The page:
Is it Down? Status Pages for 50 Top Hosting Providers


Online Servers

Online Servers

The modern marketplace runs on the assumption of an “always connected” Internet. Whether your website is the online face of your bricks-and-mortar business, or your website comprises your business, it’s the first – and maybe only – impression your visitors will get of your business. And if your website is down, it’s impossible to make that impression a good one.

Downtime not only makes you look bad, but can also lose you business, or even hand it over to your competitors. Potential customers who try to visit your website may think you’ve gone out of business, or just decide they don’t want to wait for your site to be up again. Frequent downtime can also lower your search engine rankings, or even result in your site being removed from search results altogether if Google’s bots keep getting errors when they try to crawl it.

That’s why guaranteed uptime is such a prominent feature of many hosting plans. Web hosting providers often promise uptime rates of 99%, 99.99%, or even 100%.

But while many of them do everything in their power to deliver on these claims, Murphy’s Law continues to reign. Not all web hosts are as dependable as they promise to be, and even the most reliable hosting provider needs to do server maintenance or deal with an outage on occasion.

The Most Common Causes of Downtime

The longer you run a website, the more likely you’ll experience downtime sooner or later. But while downtime is an inevitable occurrence, some causes are much more common than others. Most downtime scenarios can be grouped into the following categories.

Hardware Failure

Hardware failure is one of the most common causes of downtime. Whether it’s a hard drive malfunction, motherboard failure, or even a flood or earthquake destroying equipment, hardware failures in your web host’s data center can have a cascading effect that brings everything – including your website – down with it.

A good web host will protect against hardware failure by using quality equipment appropriately, and having built-in redundancies and backups so that one failure doesn’t bring the whole system down.

Software Failure

Software failures are another common cause of downtime. This is a broad category, but software failures are often caused by installing untested software or updates that then bring the whole server down, or by viruses or malware that infect crucial software. Web hosts can take steps to prevent software failure by testing all software and upgrades before rolling them out, and by putting security software and measures in place to protect against viruses and malware.

User Error

User error, whether on the part of a web host or their customers, is an unfortunately common occurrence that can often bring your website or even a whole server down. According to the technology research firm Gartner Group, 32% of all data loss is caused by human error. Whether by accidentally deleting a system file, entering the wrong settings, or misplacing a comma in a line of code, there are all kinds of seemingly innocuous errors that can have far reaching repercussions.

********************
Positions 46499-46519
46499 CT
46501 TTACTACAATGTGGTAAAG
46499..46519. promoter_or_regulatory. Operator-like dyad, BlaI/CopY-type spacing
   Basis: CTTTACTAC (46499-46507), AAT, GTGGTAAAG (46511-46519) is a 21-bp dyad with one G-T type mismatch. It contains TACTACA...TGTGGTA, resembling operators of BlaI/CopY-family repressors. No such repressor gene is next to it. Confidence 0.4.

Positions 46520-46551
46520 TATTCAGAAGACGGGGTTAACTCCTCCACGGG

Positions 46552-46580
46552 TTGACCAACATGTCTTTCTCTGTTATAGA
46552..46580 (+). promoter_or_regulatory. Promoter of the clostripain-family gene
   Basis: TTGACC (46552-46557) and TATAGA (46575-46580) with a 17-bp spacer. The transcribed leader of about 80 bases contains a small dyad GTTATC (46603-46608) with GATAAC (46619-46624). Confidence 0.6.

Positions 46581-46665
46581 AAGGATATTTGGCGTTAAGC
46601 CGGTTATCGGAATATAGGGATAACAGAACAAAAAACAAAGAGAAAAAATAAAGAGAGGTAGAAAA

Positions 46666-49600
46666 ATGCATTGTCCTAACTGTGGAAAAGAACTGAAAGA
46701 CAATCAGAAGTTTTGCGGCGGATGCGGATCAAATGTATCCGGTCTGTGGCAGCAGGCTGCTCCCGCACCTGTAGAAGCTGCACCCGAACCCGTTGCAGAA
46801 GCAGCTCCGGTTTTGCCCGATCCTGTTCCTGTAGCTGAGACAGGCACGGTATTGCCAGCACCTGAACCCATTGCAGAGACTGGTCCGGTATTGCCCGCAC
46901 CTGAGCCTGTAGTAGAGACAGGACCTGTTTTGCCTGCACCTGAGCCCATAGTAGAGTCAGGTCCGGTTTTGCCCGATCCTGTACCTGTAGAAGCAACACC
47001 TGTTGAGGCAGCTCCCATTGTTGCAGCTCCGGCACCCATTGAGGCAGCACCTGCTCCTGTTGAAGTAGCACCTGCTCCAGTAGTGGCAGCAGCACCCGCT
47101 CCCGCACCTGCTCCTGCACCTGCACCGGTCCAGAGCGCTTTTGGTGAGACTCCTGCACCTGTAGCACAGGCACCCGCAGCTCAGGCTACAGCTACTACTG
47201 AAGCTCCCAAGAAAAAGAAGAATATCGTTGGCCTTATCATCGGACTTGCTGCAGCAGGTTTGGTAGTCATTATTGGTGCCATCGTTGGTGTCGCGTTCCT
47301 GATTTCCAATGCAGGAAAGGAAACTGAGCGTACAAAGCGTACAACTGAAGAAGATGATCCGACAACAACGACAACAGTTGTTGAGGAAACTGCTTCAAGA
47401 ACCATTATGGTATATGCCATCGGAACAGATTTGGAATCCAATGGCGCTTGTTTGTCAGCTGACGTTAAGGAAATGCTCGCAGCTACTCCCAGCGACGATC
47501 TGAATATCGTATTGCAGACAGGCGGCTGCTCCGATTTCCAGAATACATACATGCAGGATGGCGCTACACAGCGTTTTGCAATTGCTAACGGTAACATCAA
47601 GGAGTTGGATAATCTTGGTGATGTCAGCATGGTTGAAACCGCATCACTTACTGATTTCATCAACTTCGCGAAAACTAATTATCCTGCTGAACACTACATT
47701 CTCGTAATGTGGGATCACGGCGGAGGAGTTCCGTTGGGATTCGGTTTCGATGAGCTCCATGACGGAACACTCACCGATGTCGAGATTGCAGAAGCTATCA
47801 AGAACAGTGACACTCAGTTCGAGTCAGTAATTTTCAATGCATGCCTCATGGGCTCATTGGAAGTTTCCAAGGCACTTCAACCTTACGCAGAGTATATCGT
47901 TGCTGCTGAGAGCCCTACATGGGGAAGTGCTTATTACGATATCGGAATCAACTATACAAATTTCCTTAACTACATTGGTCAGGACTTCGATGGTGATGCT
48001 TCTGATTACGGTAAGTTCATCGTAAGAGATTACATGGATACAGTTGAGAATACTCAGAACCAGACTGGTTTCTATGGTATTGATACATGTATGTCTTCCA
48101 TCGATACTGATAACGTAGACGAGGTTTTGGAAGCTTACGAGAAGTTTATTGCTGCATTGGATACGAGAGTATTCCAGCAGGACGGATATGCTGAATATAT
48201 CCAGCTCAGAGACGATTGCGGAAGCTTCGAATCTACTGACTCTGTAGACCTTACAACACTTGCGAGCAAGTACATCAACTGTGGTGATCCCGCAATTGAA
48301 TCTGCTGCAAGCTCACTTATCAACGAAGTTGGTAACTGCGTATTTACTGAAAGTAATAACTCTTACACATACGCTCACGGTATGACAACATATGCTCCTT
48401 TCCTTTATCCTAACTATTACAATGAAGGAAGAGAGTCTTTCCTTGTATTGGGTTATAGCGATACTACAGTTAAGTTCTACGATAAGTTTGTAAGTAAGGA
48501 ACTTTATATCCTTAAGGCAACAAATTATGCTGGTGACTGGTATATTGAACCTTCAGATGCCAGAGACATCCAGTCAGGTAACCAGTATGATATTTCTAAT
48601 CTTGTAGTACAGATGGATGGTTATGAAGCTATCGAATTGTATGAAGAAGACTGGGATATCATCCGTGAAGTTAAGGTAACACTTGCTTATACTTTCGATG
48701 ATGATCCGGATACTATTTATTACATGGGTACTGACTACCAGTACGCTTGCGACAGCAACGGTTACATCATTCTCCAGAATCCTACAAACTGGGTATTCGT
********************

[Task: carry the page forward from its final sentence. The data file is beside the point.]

Web hosts should have procedures in place to limit opportunities for user error, such as limiting access to important systems to expert staff only.


Hackers target all kinds of websites across the web, whether to bring down sites they oppose, to steal sensitive data, or to infect them with malware to distribute to other visitors. Luckily, many hackers can be thwarted if your web host uses basic security measures.

Planned Downtime

You may be lucky enough not to have to experience one of the above scenarios, but even the best web host will have planned downtime now and again. Often planned downtime will be necessary to upgrade servers and perform other maintenance to prevent problems like those listed above. A good web host will give you plenty of advance notice of any planned downtime, and may even share tips on how you can prepare for it.

Keeping Informed With Server Status Pages

When your site does go down, it’s crucial that you have access to the latest info on how long your server (and your site) will be out of commission.

Server status pages are a tool used by hosting providers to deliver timely updates, announcements, and alerts to their customers. They’re often part of a given provider’s support forum, although they can also take the form of a dedicated page that updates automatically and on-demand.

Since every second your site is down can mean customers and profits lost, it’s a good idea to know whether your provider’s just doing a bit of routine maintenance or dealing with a major outage.

Not every host extends the courtesy of up-to-the-minute server status updates to their clients, but we’ve collected the status pages of fifty who do. These links will take you directly to the status or support forum pages that provide the latest news on a provider’s server maintenance and outages.

NOTE: Some status pages may require you to log into your hosting account before you can access them, so have your username and password handy.


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Image cropped from Datacenter Work by Leonardo Rizzi. Licensed under CC BY-SA 2.0.
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